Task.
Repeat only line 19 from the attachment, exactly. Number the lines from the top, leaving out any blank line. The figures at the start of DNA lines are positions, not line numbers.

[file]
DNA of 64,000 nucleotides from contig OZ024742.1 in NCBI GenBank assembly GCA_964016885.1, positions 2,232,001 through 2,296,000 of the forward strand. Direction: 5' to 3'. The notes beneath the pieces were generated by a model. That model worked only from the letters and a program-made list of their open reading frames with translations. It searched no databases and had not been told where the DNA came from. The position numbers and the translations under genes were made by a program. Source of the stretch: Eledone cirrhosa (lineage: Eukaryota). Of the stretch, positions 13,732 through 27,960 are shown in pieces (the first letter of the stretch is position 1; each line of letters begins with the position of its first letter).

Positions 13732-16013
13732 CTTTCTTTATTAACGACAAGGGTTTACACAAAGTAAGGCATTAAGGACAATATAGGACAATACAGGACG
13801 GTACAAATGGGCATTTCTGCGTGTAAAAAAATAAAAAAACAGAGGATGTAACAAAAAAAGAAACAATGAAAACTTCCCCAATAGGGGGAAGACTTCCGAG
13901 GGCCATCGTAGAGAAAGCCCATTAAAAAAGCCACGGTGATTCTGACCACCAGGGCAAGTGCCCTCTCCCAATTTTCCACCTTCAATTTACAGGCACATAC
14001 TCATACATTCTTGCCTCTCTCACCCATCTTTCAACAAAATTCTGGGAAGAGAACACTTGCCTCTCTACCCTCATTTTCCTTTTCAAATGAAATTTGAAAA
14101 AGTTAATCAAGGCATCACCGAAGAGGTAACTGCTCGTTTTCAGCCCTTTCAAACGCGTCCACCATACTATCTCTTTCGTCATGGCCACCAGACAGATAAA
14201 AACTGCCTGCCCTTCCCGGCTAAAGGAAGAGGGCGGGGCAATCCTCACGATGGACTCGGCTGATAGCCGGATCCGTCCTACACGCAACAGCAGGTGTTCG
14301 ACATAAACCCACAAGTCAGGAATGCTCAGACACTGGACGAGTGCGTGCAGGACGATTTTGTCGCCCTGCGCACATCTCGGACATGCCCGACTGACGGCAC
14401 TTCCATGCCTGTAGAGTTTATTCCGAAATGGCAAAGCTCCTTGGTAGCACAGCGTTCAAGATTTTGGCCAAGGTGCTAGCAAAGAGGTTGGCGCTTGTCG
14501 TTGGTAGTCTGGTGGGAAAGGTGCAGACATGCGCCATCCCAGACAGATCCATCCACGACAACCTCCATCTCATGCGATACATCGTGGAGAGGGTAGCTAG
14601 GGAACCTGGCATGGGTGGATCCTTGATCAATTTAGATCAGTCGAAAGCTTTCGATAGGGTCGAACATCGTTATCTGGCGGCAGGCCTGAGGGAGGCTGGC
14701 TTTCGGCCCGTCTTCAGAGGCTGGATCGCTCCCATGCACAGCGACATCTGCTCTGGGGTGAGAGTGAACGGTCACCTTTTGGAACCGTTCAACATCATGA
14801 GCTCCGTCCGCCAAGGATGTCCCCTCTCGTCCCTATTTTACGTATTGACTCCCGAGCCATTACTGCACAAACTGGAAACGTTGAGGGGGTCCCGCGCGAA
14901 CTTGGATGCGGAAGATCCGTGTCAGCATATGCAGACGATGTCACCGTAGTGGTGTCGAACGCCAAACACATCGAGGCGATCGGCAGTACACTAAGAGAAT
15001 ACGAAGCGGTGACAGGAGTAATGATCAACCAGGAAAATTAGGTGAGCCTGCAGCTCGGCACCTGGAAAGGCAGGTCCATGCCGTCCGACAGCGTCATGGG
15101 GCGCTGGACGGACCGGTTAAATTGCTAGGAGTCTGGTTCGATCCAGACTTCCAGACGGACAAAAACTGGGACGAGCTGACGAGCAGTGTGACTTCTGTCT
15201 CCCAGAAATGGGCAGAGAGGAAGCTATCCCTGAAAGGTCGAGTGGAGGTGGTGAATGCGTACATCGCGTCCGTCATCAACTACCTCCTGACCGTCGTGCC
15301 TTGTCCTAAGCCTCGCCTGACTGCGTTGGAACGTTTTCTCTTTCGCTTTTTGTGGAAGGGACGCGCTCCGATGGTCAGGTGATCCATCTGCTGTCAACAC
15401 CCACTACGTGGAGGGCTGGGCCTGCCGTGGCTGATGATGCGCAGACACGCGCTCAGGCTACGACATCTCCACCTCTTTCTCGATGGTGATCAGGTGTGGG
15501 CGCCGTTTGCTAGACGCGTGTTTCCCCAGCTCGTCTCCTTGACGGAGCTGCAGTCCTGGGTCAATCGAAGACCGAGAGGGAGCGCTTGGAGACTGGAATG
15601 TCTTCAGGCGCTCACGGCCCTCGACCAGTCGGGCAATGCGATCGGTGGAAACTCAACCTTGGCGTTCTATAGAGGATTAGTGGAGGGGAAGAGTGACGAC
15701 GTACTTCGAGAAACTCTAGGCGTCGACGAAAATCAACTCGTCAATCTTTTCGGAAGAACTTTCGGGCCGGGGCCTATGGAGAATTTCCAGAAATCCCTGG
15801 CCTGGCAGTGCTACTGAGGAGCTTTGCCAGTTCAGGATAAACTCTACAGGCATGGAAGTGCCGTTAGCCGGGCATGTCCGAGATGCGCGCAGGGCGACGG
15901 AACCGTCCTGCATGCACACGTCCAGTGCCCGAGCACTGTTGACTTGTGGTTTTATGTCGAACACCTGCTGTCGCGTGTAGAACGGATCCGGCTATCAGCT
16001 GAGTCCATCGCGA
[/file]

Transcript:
15301 TTGTCCTAAGCCTCGCCTGACTGCGTTGGAACGTTTTCTCTTTCGCTTTTTGTGGAAGGGACGCGCTCCGATGGTCAGGTGATCCATCTGCTGTCAACAC